According to popular opinion the most sociable breeds of dog include the Labrador retriever, Poodle, Boxer and King Charles spaniel. At the bottom of the list you can find the Alaskan malamute, Chihuahua, Doberman and Yorkshire terrier.
Things are rarely what they seem though and the truth of the matter is that any dog can be as sociable or unsociable as YOU make them! You just need to know how to socialize your puppy, when to do it and why it’s vital to your dog’s development.
A definition would sound like this: the introduction of new experiences, repeatedly if possible in order to help the puppy learn how to react and interact with these experiences in a good way and without being frightened. These new experiences all fall within what’s known as the four S’s – sounds, sights, surfaces and species.
Socialization is also a time, a critical period of a dog’s life. It is thought that although socialization will be built upon throughout a dog’s life that the foundation has to be laid, and most of the work done in the first sixteen weeks. The door will slam shut on socialization at this time!
There are many reasons you should socialize a pup, one of the most important reasons being that you have very little window of opportunity to complete this vital task; vital to your dog for its happiness and well being and vital to an owner to ensure good behavior and a well-balanced member of the family.
Well socialized puppies will turn into dog’s that you can take anywhere knowing that they will meet, greet and interact with people and other dogs in an acceptable and friendly manner. They will cope with life’s curve balls and carry on regardless. You won’t have to change your route because there is another dog coming towards you and your dog. You won’t have to crate or put your dog in another room because you have visitors.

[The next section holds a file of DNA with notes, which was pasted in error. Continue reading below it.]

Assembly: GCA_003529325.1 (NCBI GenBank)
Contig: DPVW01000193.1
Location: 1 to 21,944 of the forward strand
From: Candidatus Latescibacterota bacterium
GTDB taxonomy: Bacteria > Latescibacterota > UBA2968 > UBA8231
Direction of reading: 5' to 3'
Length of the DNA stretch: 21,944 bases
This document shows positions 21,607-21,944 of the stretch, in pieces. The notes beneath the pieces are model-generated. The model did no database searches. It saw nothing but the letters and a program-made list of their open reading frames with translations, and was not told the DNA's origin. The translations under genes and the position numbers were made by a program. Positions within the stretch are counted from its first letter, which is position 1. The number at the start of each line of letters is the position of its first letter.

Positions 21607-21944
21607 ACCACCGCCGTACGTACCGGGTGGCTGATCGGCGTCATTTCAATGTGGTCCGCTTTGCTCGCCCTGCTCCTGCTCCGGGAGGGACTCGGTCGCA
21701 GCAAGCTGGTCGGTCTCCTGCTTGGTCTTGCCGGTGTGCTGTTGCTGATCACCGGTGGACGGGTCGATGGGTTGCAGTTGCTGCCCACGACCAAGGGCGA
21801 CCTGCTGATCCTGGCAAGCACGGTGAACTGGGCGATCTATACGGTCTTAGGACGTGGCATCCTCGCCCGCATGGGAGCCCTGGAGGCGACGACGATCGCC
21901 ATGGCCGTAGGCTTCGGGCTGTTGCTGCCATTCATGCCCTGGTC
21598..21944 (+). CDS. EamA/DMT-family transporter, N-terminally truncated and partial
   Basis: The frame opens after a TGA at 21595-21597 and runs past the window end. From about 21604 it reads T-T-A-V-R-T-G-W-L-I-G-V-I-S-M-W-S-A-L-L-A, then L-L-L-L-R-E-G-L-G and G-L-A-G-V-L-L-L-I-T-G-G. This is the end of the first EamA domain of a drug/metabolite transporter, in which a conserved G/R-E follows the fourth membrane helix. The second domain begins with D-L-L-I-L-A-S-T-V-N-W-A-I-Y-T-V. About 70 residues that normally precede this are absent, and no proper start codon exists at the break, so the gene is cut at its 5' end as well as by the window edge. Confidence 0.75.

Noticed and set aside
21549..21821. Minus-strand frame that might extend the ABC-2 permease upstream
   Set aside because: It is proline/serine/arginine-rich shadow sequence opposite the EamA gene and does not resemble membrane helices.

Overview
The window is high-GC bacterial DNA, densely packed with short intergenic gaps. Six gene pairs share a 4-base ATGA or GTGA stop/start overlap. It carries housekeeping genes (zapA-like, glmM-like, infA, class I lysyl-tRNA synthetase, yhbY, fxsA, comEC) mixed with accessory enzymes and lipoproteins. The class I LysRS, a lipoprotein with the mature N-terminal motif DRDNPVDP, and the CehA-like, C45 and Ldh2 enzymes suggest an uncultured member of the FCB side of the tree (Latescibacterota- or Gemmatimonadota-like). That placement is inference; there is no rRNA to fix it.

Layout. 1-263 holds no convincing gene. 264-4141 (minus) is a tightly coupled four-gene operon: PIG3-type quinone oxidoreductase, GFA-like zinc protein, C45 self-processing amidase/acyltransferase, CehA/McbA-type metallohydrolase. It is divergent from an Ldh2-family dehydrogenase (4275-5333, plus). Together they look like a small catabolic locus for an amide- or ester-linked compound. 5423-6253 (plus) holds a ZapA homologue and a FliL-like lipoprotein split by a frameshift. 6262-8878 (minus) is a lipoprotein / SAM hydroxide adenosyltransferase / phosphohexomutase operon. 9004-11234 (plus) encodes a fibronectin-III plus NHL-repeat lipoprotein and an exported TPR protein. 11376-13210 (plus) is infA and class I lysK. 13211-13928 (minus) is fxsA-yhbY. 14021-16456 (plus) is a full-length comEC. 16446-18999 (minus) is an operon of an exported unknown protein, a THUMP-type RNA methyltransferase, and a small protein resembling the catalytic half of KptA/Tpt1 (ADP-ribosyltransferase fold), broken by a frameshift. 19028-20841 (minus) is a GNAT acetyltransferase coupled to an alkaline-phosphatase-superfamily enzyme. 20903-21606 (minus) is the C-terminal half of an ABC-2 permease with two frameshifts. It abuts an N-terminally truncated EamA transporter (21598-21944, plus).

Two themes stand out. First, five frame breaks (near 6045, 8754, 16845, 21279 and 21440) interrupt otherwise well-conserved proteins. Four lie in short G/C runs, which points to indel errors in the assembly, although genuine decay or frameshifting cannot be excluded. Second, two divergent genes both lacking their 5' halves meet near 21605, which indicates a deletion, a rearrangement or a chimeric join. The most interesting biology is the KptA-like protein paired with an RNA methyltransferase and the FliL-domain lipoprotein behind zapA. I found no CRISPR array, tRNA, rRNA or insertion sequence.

Dogs are very sociable animals and need good interaction with other dogs, their owners and people in general to be happy and well balanced. When socialized well they will thrive on life’s new experiences and enjoy an active social life with all around them.
Puppies that have not been well socialized tend to be shy, unconfident, scare easily, suffer with anxiety and are generally unhappy. Their behavior will be inflexible and they won’t respond to change or new things well. They’ll more than likely plod along just fine whilst in familiar environments encountering familiar things but when faced with something new they will fall apart.
In some cases a lack of socialization can lead to serious problems. It is entirely feasible that a dog that has not been acclimatised to noise will start to refuse to go for walks at noisy times of the day. If you do manage to get them out, they may slink along rather than walking with their tail between their legs and constant pulling on the lead towards home.
Other dogs may start acting aggressively towards people, other dogs and objects that they are unsure of. They will learn early on that anything they are unsure or afraid of they can keep at arm’s length by acting in an offensive manner. To learn more, you should definitely check out this article on fear aggression in dogs.
It is a sad fact but a far higher number of dogs given up to shelters and euthanized are for behavioral problems rather than medical issues. According to the American Veterinary Society of Animal Behavior the number one cause of death (euthanasia) for dogs under three years old is behavioral. No one wants their puppy to fall into that statistic and with good socialization they don’t have to!
For the first eight weeks of a puppy’s life they are taught social skills by their mother and the rest of their litter. This is one of the reasons a puppy should not be removed from its mother before being eight weeks old. A responsible breeder will always show you a litter of pups with mum proving among other things that the puppy’s socialization has begun.